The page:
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U.S. Signs On with Smart Cards

Thursday 30 October 2003 19:57 CET | News

U.S. consumers, businesses and government agencies are increasingly signing on with smart cards, using them for everything from transit fare payment to information system security, and demand is likely to keep growing according to the consensus view expressed by speakers at the fall conference of the Smart Card Alliance.

One of the changes evident at the event was the increased activity in contactless smart card technology. Today most of the industry shipments are for contact smart cards, and that will continue to be true; however, contactless technology promises to add new applications and markets that will further accelerate the growth of the industry. Transit Most transit operators in urban areas of the United States are implementing smart card-based fare ticketing systems. Wireless Smart cards serve as Subscriber Information Modules (SIMs) in wireless phones compatible with the GSM standard. With more than 30 million Americans carrying smart card-equipped mobile phones, wireless is the largest sector for smart cards in the U.S. market. Enterprise Security Corporate employees on the move, both physically and logically, are increasingly likely to use a smart card in their day-to-day activity. At the Alliance meeting, Boeing, Northrop Grumman and Sun all presented their smart card-based corporate ID credential programs. Financial Contactless RF technology was a big focus in the presentations and panels discussing retail payment. David Owen, principal, U.S. Financial Services for Booz Allen Hamilton, estimates that more that 20 million U.S. households are already using RF-based payment systems, of which 75% are RF toll transponders and the rest RF payment fobs. Owen explained why this technology is getting so much attention for payment. Owen cited statistics showing that U.S. credit card industry charge volume growth rates slowed to 11.6% during 1996 to 2001, down from 15.9% in the prior five-year period. Similarly, new accounts are harder to get, with response rates to card industry mailings falling to 0.5% from 3.0% in the last ten years. At the same time, 65% of the $6.7 trillion in U.S. consumer payments are still made by check or cash, and sizable cash and transaction intensive merchant segments still exist. As financial services providers look for additional growth, they have found that RF-based payment enables them to extend current card platforms into these still available segments. Contactless payment was also one of the primary themes of the financial services panel that included representatives from American Express, JCB, MasterCard International and Visa USA. This type of dialogue and cooperative discussion is an important advantage of Smart Card Alliance conferences, and the organization itself. The panel also discussed the future of contact cards in the United States, and the outlook for migration to EMV-compliant smart bankcards.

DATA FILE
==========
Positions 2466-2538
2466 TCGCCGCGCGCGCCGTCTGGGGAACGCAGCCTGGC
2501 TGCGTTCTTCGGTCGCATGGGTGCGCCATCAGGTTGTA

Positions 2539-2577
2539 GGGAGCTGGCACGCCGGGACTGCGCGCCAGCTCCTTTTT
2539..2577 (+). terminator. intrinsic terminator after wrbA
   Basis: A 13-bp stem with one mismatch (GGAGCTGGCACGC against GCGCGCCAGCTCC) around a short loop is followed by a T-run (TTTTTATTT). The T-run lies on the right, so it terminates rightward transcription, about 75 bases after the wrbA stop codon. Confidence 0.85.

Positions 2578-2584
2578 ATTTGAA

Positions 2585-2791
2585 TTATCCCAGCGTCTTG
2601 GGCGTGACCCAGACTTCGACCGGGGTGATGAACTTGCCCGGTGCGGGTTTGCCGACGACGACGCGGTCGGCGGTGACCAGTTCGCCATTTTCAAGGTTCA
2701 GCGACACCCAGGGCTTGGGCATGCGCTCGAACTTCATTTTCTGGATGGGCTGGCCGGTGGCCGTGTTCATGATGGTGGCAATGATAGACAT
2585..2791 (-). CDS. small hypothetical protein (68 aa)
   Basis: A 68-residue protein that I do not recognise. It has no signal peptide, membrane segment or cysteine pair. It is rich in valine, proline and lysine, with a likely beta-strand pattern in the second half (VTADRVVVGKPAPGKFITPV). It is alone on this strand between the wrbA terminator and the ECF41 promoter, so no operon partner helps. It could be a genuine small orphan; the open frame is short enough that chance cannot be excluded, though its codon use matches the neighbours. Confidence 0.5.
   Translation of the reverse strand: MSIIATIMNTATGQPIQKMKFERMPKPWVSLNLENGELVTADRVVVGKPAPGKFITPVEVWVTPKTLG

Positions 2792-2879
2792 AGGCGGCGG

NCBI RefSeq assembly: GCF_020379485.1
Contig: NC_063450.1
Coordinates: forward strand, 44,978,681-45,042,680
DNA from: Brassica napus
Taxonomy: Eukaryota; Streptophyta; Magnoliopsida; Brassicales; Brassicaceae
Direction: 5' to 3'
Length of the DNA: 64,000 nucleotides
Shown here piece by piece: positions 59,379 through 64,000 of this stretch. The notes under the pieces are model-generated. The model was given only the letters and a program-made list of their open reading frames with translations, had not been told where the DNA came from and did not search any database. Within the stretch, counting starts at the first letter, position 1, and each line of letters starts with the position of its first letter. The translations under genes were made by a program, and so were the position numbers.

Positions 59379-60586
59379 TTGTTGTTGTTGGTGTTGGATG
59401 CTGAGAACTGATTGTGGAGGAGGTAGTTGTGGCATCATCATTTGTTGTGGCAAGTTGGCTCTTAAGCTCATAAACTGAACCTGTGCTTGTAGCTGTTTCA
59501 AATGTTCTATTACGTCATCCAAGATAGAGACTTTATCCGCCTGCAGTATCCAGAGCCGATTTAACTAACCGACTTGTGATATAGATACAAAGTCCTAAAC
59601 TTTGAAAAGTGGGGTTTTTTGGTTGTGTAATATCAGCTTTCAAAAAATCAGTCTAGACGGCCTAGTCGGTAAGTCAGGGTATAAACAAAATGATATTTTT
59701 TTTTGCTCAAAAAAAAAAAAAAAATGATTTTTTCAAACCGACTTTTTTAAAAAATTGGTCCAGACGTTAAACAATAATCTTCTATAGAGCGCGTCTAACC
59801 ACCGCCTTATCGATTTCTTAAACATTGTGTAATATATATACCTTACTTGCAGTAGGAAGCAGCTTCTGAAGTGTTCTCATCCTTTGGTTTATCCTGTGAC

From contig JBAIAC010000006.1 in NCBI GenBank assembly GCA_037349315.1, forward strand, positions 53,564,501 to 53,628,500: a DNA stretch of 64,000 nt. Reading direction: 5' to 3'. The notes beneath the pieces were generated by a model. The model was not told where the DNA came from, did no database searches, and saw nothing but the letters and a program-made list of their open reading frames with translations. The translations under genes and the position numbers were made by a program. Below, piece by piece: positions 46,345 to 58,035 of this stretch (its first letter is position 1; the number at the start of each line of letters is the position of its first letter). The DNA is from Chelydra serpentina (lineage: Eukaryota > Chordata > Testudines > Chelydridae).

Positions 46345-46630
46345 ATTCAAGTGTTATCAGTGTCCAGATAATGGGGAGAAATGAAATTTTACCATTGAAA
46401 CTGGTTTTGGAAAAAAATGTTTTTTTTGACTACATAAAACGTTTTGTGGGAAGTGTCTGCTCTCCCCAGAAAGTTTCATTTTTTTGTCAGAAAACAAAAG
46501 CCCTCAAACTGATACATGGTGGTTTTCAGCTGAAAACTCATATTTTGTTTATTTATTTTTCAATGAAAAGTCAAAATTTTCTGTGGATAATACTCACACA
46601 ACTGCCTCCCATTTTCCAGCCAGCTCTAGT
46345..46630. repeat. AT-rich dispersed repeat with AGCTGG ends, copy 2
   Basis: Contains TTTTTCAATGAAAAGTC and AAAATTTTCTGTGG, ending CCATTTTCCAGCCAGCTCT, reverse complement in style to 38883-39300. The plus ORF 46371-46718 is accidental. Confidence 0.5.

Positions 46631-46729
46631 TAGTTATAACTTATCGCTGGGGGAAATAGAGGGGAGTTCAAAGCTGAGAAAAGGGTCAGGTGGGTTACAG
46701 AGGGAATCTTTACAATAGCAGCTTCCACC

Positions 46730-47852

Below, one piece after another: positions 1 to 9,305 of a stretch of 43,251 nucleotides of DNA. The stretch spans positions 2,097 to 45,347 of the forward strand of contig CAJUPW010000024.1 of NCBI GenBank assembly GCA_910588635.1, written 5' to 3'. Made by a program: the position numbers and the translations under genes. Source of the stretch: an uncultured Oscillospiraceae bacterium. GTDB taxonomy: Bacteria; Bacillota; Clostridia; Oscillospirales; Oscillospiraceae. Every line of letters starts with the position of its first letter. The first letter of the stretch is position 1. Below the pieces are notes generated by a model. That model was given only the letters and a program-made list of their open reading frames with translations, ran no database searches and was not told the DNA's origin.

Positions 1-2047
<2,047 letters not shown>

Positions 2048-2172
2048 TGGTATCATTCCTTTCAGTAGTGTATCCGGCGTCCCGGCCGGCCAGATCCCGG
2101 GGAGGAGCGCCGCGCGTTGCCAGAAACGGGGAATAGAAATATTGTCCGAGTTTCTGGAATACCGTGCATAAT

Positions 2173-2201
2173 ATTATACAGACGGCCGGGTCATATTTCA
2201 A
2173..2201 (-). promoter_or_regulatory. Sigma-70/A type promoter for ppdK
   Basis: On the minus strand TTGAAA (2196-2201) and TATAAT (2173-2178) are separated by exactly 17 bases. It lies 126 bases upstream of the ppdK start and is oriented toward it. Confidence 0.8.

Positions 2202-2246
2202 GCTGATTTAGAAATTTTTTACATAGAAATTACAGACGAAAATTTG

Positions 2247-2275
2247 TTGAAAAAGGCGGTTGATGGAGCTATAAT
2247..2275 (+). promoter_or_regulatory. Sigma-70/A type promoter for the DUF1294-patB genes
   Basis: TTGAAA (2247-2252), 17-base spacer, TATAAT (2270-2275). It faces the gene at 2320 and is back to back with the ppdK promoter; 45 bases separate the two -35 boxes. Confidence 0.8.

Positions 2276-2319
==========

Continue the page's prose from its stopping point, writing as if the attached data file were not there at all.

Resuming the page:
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Categories: Payments & Commerce | Cards
Countries: World
This article is part of category

Payments & Commerce